Opuntia microdasys var. rufida (left) and 'Funny Bunny' (center)- both plants in my collection right are seedlings of several varieties for sale at nursery down the street from me
Opuntia phaeacantha (New Mexico Prickly Pear, among other names): T his is another childhood nemesis of mine and has wounded me numerous times throughout my youth as I hiked about northern New Mexico (where I was born and raised). It is an only very slightly ornamental, small, shrubby, sneaky species (likes to grow in other low scrub and ‘hide') with long, sharp spines that easily pass through sneakers (my perennial hiking gear). Europeans report this is one of the easier cacti to grow in cool, moist climates where most other Opuntias suffer. Lucky them!
Opuntia pycnantha This is not a common species, but one of my favorites due to its amazing ornamental appeal. It not only has attractive rust colored spines and nice, neat, dense patterns on the pads, but it tends to grow somewhat symmetrically, at least compared to most randomly growing Opuntia species, making it an exceptional Opuntia for pot or small garden culture. Unfortunately it is not one of the more cold tolerant species and though I have planted it in my new home in the Anteleope Valley, I am pessimistic about its long term survival there.
Opuntia pycnantha in my collection (left) showing flower nice clump in collector's garden center and a particularly nice, symmetrically grown plant in a cactus show (right)
Shots of Opuntia pycnantha pads showing nice even rows of spines. Mature pad on left and new, extra fuzzy immature pad on the right
Opuntia robusta (Dinner Plate Cactus) This is another favorite of mine, having large, almost completely circular, thick pads almost a foot in diameter--very robust. The ornamental value of this species is exceptional but you need a large space to grow this one.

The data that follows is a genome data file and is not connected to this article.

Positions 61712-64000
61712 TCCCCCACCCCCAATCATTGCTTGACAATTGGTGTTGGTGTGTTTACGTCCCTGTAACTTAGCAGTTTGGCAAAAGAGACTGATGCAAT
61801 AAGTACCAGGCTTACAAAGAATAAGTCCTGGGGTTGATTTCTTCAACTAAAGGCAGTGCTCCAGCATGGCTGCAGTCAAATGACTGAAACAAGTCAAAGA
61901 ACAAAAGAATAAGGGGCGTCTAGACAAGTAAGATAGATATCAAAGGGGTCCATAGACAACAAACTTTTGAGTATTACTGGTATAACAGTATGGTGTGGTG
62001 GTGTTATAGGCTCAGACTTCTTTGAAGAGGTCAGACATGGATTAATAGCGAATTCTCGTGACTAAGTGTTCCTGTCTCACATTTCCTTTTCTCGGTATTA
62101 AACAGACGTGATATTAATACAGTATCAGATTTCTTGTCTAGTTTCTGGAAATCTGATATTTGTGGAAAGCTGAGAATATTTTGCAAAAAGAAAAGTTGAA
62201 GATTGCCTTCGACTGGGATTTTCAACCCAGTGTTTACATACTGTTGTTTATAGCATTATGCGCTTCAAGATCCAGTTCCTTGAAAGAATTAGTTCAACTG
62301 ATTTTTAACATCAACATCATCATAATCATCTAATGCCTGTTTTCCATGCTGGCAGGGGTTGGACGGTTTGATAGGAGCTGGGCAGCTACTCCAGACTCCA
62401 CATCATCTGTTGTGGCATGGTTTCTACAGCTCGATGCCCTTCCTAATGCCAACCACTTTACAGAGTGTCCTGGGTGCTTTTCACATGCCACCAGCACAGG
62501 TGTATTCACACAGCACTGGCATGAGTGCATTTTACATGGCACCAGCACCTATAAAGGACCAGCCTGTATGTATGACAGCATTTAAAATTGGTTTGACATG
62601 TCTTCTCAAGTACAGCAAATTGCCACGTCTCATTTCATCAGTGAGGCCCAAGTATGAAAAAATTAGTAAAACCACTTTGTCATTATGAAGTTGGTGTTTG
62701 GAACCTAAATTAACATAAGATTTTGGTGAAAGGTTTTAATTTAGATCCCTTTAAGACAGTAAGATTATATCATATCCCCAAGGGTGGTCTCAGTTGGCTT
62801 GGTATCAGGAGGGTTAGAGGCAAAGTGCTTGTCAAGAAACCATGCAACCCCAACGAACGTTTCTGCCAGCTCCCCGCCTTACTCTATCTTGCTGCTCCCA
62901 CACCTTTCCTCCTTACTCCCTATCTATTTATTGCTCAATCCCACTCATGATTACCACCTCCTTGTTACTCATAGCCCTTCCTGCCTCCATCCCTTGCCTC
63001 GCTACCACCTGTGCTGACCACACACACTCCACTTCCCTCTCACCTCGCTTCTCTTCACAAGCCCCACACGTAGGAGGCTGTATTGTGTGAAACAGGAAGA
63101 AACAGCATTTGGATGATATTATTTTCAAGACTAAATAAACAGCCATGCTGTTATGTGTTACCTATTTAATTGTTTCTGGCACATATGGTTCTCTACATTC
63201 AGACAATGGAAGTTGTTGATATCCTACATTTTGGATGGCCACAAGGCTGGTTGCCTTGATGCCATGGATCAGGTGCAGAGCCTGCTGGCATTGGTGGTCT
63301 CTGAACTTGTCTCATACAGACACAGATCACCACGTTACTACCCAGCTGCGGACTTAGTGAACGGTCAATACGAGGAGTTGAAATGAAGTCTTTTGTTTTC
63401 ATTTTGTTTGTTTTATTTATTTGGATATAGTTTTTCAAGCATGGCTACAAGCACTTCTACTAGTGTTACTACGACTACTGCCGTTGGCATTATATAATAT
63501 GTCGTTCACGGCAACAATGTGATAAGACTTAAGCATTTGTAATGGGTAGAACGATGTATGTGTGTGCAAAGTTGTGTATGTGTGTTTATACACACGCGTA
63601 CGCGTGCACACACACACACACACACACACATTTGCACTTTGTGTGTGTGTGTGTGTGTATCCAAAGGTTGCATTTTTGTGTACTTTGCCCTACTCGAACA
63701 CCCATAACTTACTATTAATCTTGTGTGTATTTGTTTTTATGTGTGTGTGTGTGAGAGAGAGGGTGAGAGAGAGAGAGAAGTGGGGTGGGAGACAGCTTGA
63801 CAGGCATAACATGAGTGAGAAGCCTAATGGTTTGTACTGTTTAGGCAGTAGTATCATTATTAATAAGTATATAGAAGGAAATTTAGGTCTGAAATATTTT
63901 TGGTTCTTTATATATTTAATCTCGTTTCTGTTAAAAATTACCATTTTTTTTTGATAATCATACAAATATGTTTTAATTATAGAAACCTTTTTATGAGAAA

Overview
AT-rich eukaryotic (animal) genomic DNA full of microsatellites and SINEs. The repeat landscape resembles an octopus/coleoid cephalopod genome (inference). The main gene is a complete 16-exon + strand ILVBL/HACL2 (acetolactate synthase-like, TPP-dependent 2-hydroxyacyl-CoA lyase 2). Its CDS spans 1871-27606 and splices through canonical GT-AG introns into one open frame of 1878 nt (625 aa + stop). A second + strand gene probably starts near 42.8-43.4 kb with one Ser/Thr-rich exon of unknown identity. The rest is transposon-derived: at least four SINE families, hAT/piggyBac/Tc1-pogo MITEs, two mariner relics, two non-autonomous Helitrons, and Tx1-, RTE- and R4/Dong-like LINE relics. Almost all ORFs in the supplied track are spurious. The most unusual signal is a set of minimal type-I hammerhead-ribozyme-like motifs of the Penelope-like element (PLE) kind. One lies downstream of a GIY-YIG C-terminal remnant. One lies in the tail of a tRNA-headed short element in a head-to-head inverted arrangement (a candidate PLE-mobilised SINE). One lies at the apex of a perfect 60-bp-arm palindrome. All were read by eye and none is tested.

Opuntia robusta colony (left) center showing fruits and right showing a rooted pad with some new growth at the top. Most Opuntia species are easy to root from single pads like this
Below are more Opuntia examples I have seen about southern California just to give you some idea of the variety available in cultivation
Opuntia cochenilifera (a variegated form) left Opuntia durangensis (center) Opuntia vulgaris (right), one of my favorite in terms of ornamental look and nice spination
Opuntia ellisiana left, a large, variable species (this one circular and nearly spinelss) Opuntia macbridei center (a very low growing, clumping minature species) right Opuntia streptacantha- one of the larger species
Opuntia chlorotica left, another of the nice pale blue species center is Opuntia rufida, and nice neat plant with few spines, but nasty glochids right is Opuntia dillenii, another large species
Opuntia galapagei (left) and Opuntia megasperma (center) are two more species native to the Galapagos islands right is Opuntia pailana, a species with very long spines.
There are MANY more species of Opuntia, but these are among my personal favorites (or least favorites). The following are a few examples of other cactus species that USED to be in the Opuntia genus, or are very closely related genera.
The Opuntia Relatives:
Austrocylindropuntias and Cylindropuntias are genera that many texts and resources still include in the Opuntia. But these plants are notably tubular, rather than flattened. The Cylindropuntia are common shrubs throughout much of the southwest and are known collectively as Cholla (pronounced Choy'- ya). Cholla are another childhood nightmare plant, and I have spent many hours during hikes about New Mexico attempting to pull these spines out my arms and legs. The spines of many Cholla are barbed, making pulling them out of tissue a very difficult and painful undertaking. Jumping Cholla are the worst with entire cactus limbs quickly adhering to a passerby who barely even touches them (they seem to ‘jump' onto you) and quickly becoming impossibly impaled onto any available surface.
Cylindropuntia in my back yard, C. acanthocarpa (left)- a local native middle Cylindropuntia echinocarpa and right, Cylindropuntia bigloveis (Jumping Chollas)
Cylindropuntia californica (left), Cylindropuntia fulgida (center), another Jumping Cholla species and Cylindropuntia leptocaulis (right)
The Austrocylindropuntiaare pretty similar but are the South American cholla versions of the shrubby, tubular cacti. There are other minor differences, but not ones I can really pick out easily. Some Grusonia can be 'cholla-like' as well, but tend to be pretty small in comparison to these other two genera.
Austrocylindropuntia subalata (Eves' Needle), a common species, left Austrocylindropuntia pachypus (center), Austrocylindropuntia atroviridis in a plant show right